On 15 February 2019, the Treasurer presented the Foreign Investment Review Board’s Annual Report for 2017-18.
This report indicated that the interests of foreign investors into the Australian residential and non-residential markets are in a state of decline.
A primary mover for this decline has been domestic and foreign government policies on foreign investment.
On 15 February 2019, the Treasurer presented the Foreign Investment Review Board’s Annual Report for 2017-18. This report highlighted that the interests of foreign investors in Australian residential and non-residential markets have diminished substantially over the past few years. This erosion of foreign interest has been primarily instigated by Australian and foreign governments’ policies against foreign investment.
Residential Real Estate
The value of applications for foreign investment in Australia’s real estate market has plummeted over the past few years. Proposed investments into the Australian residential property market are currently $12.5 billion, signifying a $17.5 billion plunge from its value of $30 billion in 2016-17.
The overwhelming cause of this decline has been a reduction in new dwelling approvals. This reduction has been stimulated by the Government’s policy of limiting foreign investment into new Australian dwellings from potentially 100% to 50%.
Another factor has been the recent influx of investment regulations imposed by the Chinese Government on Chinese investors. These regulations have restricted the foreign investment of Chinese investors into countries like Australia.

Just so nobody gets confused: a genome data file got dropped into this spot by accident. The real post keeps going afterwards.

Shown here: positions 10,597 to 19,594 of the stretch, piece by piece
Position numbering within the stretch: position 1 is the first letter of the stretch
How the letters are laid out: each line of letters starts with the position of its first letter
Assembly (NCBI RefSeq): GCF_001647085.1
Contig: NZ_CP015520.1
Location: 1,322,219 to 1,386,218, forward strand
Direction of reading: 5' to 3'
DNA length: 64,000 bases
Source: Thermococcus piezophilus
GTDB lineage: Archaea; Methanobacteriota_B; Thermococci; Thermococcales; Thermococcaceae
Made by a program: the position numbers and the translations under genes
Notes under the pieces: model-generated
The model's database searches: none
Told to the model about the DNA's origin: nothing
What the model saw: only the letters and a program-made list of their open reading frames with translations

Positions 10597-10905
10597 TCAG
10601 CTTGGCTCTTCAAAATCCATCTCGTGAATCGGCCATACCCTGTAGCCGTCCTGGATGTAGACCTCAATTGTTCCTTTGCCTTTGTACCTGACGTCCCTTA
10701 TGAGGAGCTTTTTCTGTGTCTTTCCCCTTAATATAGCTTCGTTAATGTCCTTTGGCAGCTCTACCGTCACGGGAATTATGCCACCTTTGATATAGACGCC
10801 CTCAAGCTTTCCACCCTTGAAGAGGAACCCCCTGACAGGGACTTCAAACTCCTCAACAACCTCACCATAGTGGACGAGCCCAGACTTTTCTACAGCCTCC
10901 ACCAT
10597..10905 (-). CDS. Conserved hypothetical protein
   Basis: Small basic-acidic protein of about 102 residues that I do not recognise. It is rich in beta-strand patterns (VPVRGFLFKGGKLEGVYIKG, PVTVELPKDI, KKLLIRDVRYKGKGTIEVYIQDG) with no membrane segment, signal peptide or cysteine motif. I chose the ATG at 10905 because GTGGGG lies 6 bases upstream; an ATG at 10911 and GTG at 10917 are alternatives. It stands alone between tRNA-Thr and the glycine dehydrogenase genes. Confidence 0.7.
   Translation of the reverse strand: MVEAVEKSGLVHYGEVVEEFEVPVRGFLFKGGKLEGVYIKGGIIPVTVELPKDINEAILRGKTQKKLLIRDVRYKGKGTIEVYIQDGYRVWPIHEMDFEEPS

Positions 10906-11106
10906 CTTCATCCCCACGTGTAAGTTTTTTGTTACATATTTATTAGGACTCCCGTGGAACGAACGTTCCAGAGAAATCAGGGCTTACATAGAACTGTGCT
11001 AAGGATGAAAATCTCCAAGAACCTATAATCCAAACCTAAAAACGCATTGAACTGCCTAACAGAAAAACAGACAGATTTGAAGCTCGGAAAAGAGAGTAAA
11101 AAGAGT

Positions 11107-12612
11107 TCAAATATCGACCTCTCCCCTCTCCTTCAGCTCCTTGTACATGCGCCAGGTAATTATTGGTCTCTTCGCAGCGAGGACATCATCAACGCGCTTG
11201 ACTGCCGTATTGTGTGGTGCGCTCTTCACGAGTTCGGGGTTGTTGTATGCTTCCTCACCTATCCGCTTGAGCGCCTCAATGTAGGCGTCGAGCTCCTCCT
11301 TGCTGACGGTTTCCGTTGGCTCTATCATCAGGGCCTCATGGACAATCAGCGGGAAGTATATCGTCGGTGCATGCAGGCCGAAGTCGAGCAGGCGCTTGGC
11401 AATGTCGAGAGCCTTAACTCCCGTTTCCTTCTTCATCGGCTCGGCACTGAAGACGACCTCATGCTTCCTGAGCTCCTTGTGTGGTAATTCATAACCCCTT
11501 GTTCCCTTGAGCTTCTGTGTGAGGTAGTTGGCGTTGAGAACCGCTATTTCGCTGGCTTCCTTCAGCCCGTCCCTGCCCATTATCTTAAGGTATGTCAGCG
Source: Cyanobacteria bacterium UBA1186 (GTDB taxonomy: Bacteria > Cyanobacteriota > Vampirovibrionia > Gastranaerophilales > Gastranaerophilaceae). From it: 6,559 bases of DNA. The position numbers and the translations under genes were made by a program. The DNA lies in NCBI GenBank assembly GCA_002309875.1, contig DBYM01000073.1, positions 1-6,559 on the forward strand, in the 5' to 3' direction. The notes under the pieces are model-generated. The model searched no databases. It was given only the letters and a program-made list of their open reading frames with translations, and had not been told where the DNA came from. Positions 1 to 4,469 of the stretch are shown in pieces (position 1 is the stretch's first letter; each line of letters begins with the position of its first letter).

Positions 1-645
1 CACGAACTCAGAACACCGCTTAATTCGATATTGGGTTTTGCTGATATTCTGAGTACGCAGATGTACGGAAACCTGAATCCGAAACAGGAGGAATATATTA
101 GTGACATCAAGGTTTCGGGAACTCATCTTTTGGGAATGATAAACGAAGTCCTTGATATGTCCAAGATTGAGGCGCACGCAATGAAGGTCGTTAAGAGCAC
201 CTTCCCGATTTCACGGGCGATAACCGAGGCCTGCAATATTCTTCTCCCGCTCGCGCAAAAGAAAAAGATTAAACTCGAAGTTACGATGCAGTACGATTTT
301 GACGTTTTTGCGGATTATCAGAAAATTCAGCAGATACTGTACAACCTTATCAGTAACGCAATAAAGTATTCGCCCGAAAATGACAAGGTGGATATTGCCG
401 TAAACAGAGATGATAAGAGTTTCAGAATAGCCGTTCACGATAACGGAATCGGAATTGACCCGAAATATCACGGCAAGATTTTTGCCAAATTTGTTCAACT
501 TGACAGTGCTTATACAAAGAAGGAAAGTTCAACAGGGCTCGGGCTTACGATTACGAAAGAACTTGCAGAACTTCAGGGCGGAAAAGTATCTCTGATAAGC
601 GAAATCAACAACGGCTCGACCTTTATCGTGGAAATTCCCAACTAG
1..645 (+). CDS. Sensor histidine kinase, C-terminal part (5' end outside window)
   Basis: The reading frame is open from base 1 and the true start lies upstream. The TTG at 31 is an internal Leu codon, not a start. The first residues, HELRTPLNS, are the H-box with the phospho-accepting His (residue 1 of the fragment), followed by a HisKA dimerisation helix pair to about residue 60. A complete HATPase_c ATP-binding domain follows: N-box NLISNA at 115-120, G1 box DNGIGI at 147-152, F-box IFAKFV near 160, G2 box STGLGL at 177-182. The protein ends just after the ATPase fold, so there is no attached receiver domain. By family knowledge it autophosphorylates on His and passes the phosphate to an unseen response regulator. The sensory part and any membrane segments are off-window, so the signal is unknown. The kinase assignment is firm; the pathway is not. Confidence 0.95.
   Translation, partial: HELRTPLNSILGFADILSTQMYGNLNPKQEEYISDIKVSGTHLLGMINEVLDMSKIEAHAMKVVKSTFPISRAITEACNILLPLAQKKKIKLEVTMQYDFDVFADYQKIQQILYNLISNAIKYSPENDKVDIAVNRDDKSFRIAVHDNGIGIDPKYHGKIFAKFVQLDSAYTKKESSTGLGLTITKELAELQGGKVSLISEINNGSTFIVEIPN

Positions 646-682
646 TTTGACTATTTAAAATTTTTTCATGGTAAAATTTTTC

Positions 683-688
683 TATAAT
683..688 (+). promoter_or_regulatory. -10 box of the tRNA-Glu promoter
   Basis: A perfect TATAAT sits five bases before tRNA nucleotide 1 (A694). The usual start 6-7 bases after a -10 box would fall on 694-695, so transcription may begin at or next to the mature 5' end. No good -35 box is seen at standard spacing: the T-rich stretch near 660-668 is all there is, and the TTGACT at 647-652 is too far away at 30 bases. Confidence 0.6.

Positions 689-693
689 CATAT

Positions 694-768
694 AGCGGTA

This reduction in Chinese foreign investment has caused the value of the United States’ proposed foreign investment into Australia ($26.5 billion in 2016-17 to $36.5 billion in 2017-18) to overtake China’s proposed foreign investment into Australia ($38.9 billion in 2016-27 to $26.5 billion in 2017-18) for the first time since 2012-13.
Foreign investment into Australian businesses has also encountered a period of net decline. This is most prominent in the manufacturing and energy industries which have experienced a 59.3% fall in the value of investment approvals. However, this has been partially offset by increases in the value of investment approvals in other sectors, such as the services industry (11.8%).
The increasing interest of foreign investors into the services industry is surprising particularly because this industry has recently been heavily scrutinised in relation to its protections of personal data and data security.
However, these regulations, in combination with the tightening Chinese foreign investment regulations, are likely to have contributed to the overall decline of foreign investment into Australian businesses.
The report also outlined the Australian Taxation Office’s role as an oversight body for foreign investment.
In 2017-18, the Australian Taxation Office undertook around 1400 residential real estate investigations. These investigations discovered that around 40% of properties that were investigated had breached the Foreign Investment Compliance Framework.
Conversely, business audits by the Treasury department have indicated that foreign investors in Australia business have had a high level of compliance with the foreign investment framework.
The 2017-2018 Annual Report by the Foreign Investment Review Board is available here
Post by John Kell and Joshua Yan